UNITED STATES DISTRICT COURT DISTRICT OF NEW JERSEY
January 28, 1952
PETER HOLDING CO.
LEROY FOODS, Inc., et al.
The opinion of the court was delivered by: MODARELLI
Plaintiff moves this court for a remand of this case to the Superior Court, Law Division, Essex County, where it was originally brought. It is an ejectment action for the possession of property and damages for mesne profits. Plaintiff states three grounds for the remand, of which only one need be considered, namely, that all defendants have not petitioned for removal individually or jointly.
On December 13, 1951, defendant, Le Roy Foods, Inc., filed a petition for removal to this court. The next day defendant, Shelton Manufacturing Co., Inc., petitioned for removal to this court. Defendant, Dade Brothers, Inc., has not filed a petition for removal nor has it joined with or consented to the petitions filed by the other defendants. The pertinent portions of the Judicial Code are: Section 1446(b),
'The petition for removal * * * shall be filed within twenty days after the receipt by the defendant * * * of a copy of the initial pleading * * * .'
and Section 1441(c),
'Whenever a separate and independent claim or cause of action * * * is joined with one or more otherwise nonremovable claims * * * the entire case may be removed and the district court may determine all issues therein, or, in its discretion, may remand all matters not otherwise within its original jurisdiction.'
Prior to the amendment of 1948, it was possible to remove a separable controversy to the District Courts of the United States. The new wording makes it clear that separable controversies are not longer removable. 'In other words, the fragment of a cause of action can no longer furnish a basis for removal; one of two or more causes of action may do so.' Moore's Commentary on the U.S. Judicial Code, Section 36 at page 238. Under the new wording, one of two or more defendants may remove the cause of action as to himself only if it is in fact a separate rather than a separable cause of action. The amendment has thus narrowed rather than broadened removal. This point was recently brought home in the case of Sequoyah Feed & Supply Co., Inc., v. Robinson, D.C. Ark. 1951, 101 F.Supp. 680. See also Butler Mfg. Co. v. Wallace & Tiernan Sales Corp., D.C.W.D. Mo. 1949, 82 F.Supp. 635, 638; Board of Directors of Crawford County Levee Dist. v. Whiteside, D.C. Ark. 1949, 87 F.Supp. 69, 71, 72; and Nelson v. Camp Mfg. Co., D.C.S.C. 1942, 44 F.Supp. 554.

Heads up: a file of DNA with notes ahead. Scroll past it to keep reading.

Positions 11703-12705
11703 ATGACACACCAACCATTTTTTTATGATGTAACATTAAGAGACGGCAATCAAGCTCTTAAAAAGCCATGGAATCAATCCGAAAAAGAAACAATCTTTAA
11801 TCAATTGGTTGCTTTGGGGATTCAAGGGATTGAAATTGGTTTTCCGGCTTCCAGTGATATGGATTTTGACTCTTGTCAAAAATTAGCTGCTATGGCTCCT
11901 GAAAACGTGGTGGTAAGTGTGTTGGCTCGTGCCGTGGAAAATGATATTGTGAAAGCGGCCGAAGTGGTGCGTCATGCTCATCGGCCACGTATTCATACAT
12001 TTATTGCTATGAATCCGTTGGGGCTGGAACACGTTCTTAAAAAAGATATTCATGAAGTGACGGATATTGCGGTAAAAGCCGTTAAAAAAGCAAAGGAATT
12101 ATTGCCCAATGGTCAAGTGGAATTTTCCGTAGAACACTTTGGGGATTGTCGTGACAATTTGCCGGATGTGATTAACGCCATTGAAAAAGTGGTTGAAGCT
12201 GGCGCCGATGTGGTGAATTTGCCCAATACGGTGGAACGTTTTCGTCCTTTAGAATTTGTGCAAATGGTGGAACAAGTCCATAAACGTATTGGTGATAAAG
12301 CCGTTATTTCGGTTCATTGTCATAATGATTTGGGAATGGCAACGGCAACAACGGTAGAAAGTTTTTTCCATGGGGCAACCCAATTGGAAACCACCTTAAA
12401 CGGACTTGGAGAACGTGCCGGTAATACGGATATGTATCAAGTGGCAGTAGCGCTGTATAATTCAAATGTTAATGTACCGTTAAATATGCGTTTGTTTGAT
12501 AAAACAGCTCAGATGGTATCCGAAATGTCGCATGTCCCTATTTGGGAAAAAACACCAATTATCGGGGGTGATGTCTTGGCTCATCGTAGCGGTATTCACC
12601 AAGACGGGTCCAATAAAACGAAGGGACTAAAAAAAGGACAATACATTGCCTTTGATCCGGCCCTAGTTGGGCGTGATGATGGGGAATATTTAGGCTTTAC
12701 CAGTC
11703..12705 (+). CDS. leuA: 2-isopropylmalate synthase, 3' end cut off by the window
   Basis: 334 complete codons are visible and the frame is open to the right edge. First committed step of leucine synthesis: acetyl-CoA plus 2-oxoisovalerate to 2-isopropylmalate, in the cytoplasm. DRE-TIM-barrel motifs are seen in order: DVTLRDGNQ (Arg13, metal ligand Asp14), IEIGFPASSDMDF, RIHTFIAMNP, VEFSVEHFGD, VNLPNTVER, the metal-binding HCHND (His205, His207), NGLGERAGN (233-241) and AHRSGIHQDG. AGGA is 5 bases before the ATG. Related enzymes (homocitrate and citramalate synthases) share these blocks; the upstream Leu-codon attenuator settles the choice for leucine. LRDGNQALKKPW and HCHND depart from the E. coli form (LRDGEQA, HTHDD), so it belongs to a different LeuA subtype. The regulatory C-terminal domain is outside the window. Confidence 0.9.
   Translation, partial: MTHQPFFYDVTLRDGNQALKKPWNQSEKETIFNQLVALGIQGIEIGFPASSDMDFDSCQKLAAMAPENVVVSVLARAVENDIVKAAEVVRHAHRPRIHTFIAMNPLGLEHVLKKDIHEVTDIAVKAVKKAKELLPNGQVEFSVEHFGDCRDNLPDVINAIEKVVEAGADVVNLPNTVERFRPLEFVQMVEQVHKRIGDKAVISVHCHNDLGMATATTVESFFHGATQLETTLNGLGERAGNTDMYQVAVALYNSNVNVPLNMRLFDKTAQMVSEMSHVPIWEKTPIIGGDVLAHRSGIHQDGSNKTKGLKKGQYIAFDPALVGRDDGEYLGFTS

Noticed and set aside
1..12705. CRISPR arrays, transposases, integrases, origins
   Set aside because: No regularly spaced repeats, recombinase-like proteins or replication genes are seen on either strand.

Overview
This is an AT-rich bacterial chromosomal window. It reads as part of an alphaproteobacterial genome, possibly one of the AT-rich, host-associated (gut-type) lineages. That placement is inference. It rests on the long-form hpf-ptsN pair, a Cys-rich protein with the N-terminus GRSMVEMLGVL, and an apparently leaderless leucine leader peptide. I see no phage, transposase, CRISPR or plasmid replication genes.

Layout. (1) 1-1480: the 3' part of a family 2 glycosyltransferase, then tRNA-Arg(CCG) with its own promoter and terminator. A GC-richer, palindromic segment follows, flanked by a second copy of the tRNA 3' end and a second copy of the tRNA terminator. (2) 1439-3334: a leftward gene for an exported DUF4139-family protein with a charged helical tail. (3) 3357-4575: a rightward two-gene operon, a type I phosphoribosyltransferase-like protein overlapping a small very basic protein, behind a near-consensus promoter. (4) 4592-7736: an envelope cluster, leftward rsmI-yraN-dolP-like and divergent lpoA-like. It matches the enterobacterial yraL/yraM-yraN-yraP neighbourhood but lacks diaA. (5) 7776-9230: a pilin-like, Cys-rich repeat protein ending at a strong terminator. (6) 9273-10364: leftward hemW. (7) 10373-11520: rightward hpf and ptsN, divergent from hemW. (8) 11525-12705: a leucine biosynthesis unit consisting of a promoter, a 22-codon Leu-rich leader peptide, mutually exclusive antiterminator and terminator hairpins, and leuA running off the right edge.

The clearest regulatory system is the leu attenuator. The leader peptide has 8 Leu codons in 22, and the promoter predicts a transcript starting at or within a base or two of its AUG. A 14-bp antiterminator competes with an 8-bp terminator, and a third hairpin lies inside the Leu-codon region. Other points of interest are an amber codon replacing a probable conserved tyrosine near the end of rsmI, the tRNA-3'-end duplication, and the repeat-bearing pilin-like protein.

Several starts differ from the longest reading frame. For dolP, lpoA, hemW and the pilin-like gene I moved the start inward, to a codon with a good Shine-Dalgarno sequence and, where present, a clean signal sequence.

Defendant cites the case of Stangard Dickerson Corp. v. United Electrical Radio & Machine Workers, etc., D.C.N.J. 1940, 33 F.Supp. 449. It will be noted that this case interpreted the then pertinent section of the Judicial Code before the amendment. It was clearly pointed out at page 451 of 33 F. Supp. of that case that although each defendant did not file a petition for removal, they did file their consents to join in the petition. No such consent was filed by Dade Brothers, Inc., in the instant case. Nor can it be said that the fact that Dade Brothers, Inc., filed a protective answer and cross-claim in this court can be construed as a consent to joinder.
Where the right of removal has been lost by failure to file a petition within the statutory period, it cannot be restored by order of the court or by stipulation of the parties. The statutory period is an inflexible rule of law determining the time within which an application to remove must be made, and the court has no discretionary power to enlarge this period. Daugherty v. Western Union Telegraph Co., C.C. Ind. 1894, 61 F. 138; Hurd v. Gere, C.C.N.Y. 1899, 38 F. 537; and Lusk v. Lyon Metal Products, D.C. Mo. 1949, 9 F.R.D. 250.
An order may be prepared granting the motion to remand to the Superior Court, Law Division, Essex County.
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